Jay Farrar is as dependable as death and taxes. His voice, found on scores of Uncle Tupelo and Son Volt records plus his own solo work, is so distinct that even if you didn’t know the words, you know his singing like an old friend.
On the newest Son Volt record, The Search, the singer-guitarist pulls away from rootsy, protest-fueled rock of the band’s previous album, Okemah and the Melody of Riot, adds a new player and flips on the experimental switch.
In an interview last week, Farrar discussed the gestation of SV’s new album, his stance on illegal downloading and the 2008 presidential race.
LEO: What was the songwriting process like for this album as opposed to the other albums you’ve done?
Jay Farrar: With Okemah and the Melody of Riot, the inspiration was to get back to the fundamentals. I wanted to get back to the electric band aesthetic. This time around, there were more songs to work with, so that allowed for things to move in different directions.
LEO: Did you set out with a specific theme or themes in mind?
JF: I usually work backward. I let ideas come with more of a free format, and write around that. It seemed to me that The Search is more about appreciating the journey than having any set goals.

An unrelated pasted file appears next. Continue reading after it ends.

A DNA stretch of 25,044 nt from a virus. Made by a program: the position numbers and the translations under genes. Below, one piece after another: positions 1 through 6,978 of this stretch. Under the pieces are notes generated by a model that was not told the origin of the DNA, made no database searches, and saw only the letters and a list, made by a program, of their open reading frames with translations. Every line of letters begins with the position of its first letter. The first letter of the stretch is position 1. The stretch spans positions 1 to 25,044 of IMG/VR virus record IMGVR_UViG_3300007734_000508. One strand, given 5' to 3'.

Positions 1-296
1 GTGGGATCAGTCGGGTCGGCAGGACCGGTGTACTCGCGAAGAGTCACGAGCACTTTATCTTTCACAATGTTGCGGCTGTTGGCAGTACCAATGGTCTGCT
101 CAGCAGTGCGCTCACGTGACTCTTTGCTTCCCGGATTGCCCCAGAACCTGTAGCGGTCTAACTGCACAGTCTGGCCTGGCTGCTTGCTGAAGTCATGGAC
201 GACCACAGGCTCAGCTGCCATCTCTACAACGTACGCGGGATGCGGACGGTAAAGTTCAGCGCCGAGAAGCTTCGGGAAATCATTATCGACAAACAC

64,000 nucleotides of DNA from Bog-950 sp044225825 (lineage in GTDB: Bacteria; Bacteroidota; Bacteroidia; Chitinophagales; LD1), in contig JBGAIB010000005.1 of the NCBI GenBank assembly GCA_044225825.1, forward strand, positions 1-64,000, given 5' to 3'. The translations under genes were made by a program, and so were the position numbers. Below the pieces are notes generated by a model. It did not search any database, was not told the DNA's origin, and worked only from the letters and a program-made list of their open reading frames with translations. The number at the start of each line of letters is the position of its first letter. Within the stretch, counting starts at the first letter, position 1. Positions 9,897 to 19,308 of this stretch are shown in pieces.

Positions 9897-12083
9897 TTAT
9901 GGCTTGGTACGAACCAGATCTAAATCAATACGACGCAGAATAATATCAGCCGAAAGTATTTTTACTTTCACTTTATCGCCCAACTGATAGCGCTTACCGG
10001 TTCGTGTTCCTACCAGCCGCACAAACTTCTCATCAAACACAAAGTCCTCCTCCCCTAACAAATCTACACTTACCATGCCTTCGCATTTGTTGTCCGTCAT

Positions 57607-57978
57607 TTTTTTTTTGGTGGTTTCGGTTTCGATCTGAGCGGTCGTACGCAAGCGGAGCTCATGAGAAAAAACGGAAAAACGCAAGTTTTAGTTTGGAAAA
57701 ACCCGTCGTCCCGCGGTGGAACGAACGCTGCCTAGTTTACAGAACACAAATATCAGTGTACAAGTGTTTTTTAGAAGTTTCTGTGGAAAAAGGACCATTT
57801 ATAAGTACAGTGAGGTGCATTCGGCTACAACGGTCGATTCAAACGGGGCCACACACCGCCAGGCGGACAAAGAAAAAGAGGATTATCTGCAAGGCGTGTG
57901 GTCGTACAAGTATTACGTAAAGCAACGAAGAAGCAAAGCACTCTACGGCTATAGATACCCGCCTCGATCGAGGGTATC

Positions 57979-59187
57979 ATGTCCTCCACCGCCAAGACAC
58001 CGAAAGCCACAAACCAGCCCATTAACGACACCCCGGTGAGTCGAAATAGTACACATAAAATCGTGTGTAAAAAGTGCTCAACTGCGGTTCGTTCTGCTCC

LEO: Rolling Stone recently published a story about how the Recording Industry Association of America is cracking down on college students illegally downloading music. Where do you stand on this issue?
JF: Honestly, I don’t pay that much attention to it. A band like Son Volt gets the word out by touring. I don’t see it as a bad thing that people are passing Son Volt records around.
LEO: We’re entering a presidential election year. If you could speak directly to the next president of the United States, what would you say?
JF: Depends on who it is. If it’s (Illinois Senator) Barack Obama, he would know everything already. It’s difficult, so many lessons of Vietnam were ignored along the way, it just makes me wonder how a whole governmental agency could apparently be sleeping during History Class 101.
LEO: Besides music, what other forms of art inspire you?
JF: Maybe the biggest influence is just literature. Going back to my late teens and 20s, I did a lot of reading at that time, and that probably shaped the way that I write now. Jack Kerouac’s style, more free-form, stream-of-consciousness (style), appealed to me a lot.
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